• Matteo Licata

Giulietta Ti: Italy's Favorite

While the "1900" marked Alfa's first foray into series production, it's the smaller Giulietta that transformed Alfa Romeo into Italy's second-largest carmaker, overtaking a struggling Lancia.



Its development wasn't trouble-free, though: the Giulietta saloon's launch had to be delayed due to a resonance issue within the bodyshell whose root cause proved elusive.


However, part of the Giulietta's development was funded through a public subscription of capital, with the commitment to put the new model on sale by 1954. To attract savers to the investment, a lottery to win a car was set up as well. This meant Alfa Romeo had to have a car on time for the Turin motor show in April of '54, no matter what.


The Giulietta was a massively overspecified vehicle for its target market.

Thankfully, the Austrian engineer Rudolf Hruska reasoned that sports car buyers would tolerate higher noise levels in the cabin and that Nuccio Bertone could deliver a sexy coupé in record time, and that's how we got the fabulous Giulietta Sprint. The Sprint had gathered about 500 orders within the Turin show's first day, thus buying Alfa's engineers the time they needed to get the four-door saloon ready for a 1955 release.


The Giulietta was a massively overspecified vehicle for its target market. Powered by a 1290cc all-aluminum twin-overhead-cam inline-four-cylinder, the small Alfa used aluminum casings for the gearbox, differential, and brake drums: the latter had helicoidal fins to further improve heat dissipation.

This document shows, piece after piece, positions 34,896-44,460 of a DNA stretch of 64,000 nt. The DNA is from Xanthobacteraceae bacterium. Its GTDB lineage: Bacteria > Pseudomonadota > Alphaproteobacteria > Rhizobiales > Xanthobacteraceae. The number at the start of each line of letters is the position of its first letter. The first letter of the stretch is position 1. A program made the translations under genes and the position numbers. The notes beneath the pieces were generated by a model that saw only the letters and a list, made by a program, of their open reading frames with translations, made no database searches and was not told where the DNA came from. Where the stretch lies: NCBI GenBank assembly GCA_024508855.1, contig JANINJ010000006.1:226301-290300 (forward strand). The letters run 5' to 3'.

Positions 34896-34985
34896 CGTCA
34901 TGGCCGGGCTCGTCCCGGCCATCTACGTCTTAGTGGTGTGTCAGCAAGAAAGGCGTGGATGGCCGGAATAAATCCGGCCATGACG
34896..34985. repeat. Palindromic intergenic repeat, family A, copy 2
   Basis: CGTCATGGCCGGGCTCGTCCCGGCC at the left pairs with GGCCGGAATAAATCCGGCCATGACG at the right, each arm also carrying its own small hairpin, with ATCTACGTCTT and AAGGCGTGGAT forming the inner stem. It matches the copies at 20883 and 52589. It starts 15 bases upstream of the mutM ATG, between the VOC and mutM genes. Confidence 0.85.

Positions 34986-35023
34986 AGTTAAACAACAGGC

By the time the sportier Giulietta Ti was introduced in 1957, Alfa Romeo's yearly output had increased 187%, but the best was yet to come.


The Giulietta Ti adopted a slightly different rear-end design, with small, pointy tailfins partly concealing the taillights. But, much more importantly, it came with 65 HP thanks to a higher compression ratio and a double-choke Solex carburetor. Enough to push the Giulietta Ti over 150 Km/h, which doesn't seem like much today, but was almost unheard-of for your average 1950s family saloon.


the faster Ti accounted for the vast majority of Giulietta sales, leading to the base model's discontinuation after 1962

This lovely example from 1958, painted in Azzurro Acqua di Fonte, belongs to our friends at the Portello Factory. Like most of their cars, it has been extensively campaigned in various racing venues, including the Goodwood Revival. However, it's now presented as a road-going car ready for regularity events and even comes with a vintage mechanical trip master.


Apart from its history and provenance, another point of particular interest of this Giulietta Ti is the relative rarity of its body style nowadays, as it lasted just two years in production. By 1959, the Giulietta Berlina and the Ti saw their front and rear fenders remodeled, with new headlights and taillights, front air intakes, and a new dashboard inside.


By 1961, when the Giulietta saloon body was again modified, with larger bonnet and boot openings, new bumpers, front grille, and taillight clusters, the faster Ti accounted for the vast majority of Giulietta sales, leading to the base model's discontinuation after 1962. Meanwhile, power output for the two Giulietta models had increased to 62 and 74 HP, respectively. The Giulietta Ti soldiered on until 1964 when the new Giulia 1300 took its place... But that's a story for another time.


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